3

I explain below an algorithmic construction which achieves the unique solution to the problem obtained when one adds the further constraint that all the consecutive $p$-sums be equal to $+1$ and all the consecutive $q$-sums equal to $-1$. The algorithm is simple enough (although the details are a little messy to write out), uses the Euclidean algorithm and ...


3

If you are attuned to the cyclic symmetry of things, you might notice it can be rewritten $$(x+y):(y+z):(z+x)=1:2:4\qquad\text{and}\qquad (x+y)+(y+z)+(z+x)=70$$ which gives $(x+y)+2(x+y)+4(x+y)=70$, or $x+y=10$. From this it follows that $y+z=2(x+y)=20$, and we can finish by invoking $x+y+z=35$, which gives $x=15$.


3

You could start with Wikipedia A web search will turn up many references. It looks like you were applying it without knowing it. Here you are looking to solve $N \equiv 0 \pmod {2^4}, N\equiv -1 \pmod {5^4}$ or the other way around. Because $2^4,5^4$ are relatively prime, CRT says there will be exactly one solution $\pmod {2^4\cdot 5^4}$ Note that ...


2

The last $4$ digits of $n$ are $\,n\ {\rm mod}\ 10000,\,$ so if they are the same for both $\,n\,$ and $\,n^2\,$ then $\,10000\mid n^2-n,\,$ so $\,10^4 = 2^4 5^4\mid n(n\!-\!1).\,$ By $\,n,\,n\!-\!1\,$ coprime, either $\,2^4\mid n\,$ or $\,2^4\mid n\!-\!1,\,$ and $\,5^4\mid n\,$ or $\,5^4\mid n\!-\!1,\,$ leading to the following four possible cases ...


2

The binomial theorem says $$ \begin{align} 1-x+x^2-\dots-x^{17} &=\frac{1-x^{18}}{1+x}\\ &=\frac{1-(y-1)^{18}}{y}\\ &=\sum_{k=1}^{18}\binom{18}{k}(-1)^{k-1}y^{k-1}\\ &=\sum_{k=0}^{17}\binom{18}{k+1}(-1)^ky^k \end{align} $$ Look at the $k=17$ term. The method in the question can be used to find any of the $a_k$, but it will involve solving ...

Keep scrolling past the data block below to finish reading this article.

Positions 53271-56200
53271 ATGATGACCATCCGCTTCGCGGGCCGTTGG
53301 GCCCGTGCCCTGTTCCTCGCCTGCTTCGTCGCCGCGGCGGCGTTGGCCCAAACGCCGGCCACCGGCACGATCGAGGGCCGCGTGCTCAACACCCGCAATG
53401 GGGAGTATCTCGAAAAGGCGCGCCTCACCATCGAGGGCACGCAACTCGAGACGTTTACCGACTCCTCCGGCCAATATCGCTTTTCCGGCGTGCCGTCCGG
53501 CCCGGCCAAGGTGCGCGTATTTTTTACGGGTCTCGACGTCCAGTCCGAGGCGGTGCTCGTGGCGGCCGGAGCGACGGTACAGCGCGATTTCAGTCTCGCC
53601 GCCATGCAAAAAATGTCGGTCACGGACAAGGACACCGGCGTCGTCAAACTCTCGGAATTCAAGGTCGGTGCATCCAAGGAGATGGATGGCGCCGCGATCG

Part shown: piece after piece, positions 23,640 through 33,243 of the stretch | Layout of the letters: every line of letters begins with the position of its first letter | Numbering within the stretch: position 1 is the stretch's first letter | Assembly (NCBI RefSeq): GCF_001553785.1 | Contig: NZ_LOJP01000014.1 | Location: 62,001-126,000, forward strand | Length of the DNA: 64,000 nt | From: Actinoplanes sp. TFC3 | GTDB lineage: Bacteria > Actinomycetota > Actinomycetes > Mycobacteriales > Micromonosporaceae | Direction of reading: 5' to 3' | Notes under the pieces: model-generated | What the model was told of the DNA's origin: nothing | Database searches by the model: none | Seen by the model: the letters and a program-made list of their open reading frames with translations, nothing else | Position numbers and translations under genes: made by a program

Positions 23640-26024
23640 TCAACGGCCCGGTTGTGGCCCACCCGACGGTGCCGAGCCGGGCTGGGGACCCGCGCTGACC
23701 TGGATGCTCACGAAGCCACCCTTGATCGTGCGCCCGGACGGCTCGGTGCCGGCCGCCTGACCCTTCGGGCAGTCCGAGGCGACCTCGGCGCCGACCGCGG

2

$\newcommand{\+}{^{\dagger}} \newcommand{\angles}[1]{\left\langle\, #1 \,\right\rangle} \newcommand{\braces}[1]{\left\lbrace\, #1 \,\right\rbrace} \newcommand{\bracks}[1]{\left\lbrack\, #1 \,\right\rbrack} \newcommand{\ceil}[1]{\,\left\lceil\, #1 \,\right\rceil\,} \newcommand{\dd}{{\rm d}} \newcommand{\down}{\downarrow} ...


2

Elegant proof Let's start with a generic cyclic quadrilateral, and define \begin{align*} \angle ACB = \angle ADB &= \alpha \\ \angle CAD = \angle CBD &= \beta \\ \angle DBA = \angle DCA &= \gamma \\ \angle BAC = \angle BDC &= 180°-\alpha-\beta-\gamma \end{align*} This answer is based on a key observation: $K$ is the center of the circle ...


2

We can let $a=0$ and see that: $$f(f(b)) = f(b) + f(b)$$ $$f(f(b)) = 2.f(b)$$ This function $f$ has a domain that is the same as its range. Substituting $f(b)$ for $x$: $$f(x) = 2x $$ Which gives: $$f:Range(f) \rightarrow Range(f)$$ $$f: x \mapsto 2x$$ This allows us to then define the range arbitrarily (so long as the range is closed under multiplication ...


2

$$\int_0^{\pi/2}dx \ln \sinh x$$ by partial integration $$x \ln \sinh x - \int dx x \frac{1}{\sinh x} \cosh x$$ where $\cosh x$ is the term from the inner differentiation. Then underivative of the second term then contributes $$\int \frac{x dx}{\tanh x} = -\frac{x^2}{2}+x \ln[1-e^x] +Li_2(e^x)+x\ln[1+e^x]+Li_2(-e^x)$$ where $Li_2(y)\equiv \int_1^y \frac{\ln ...



Only top voted, non community-wiki answers of a minimum length are eligible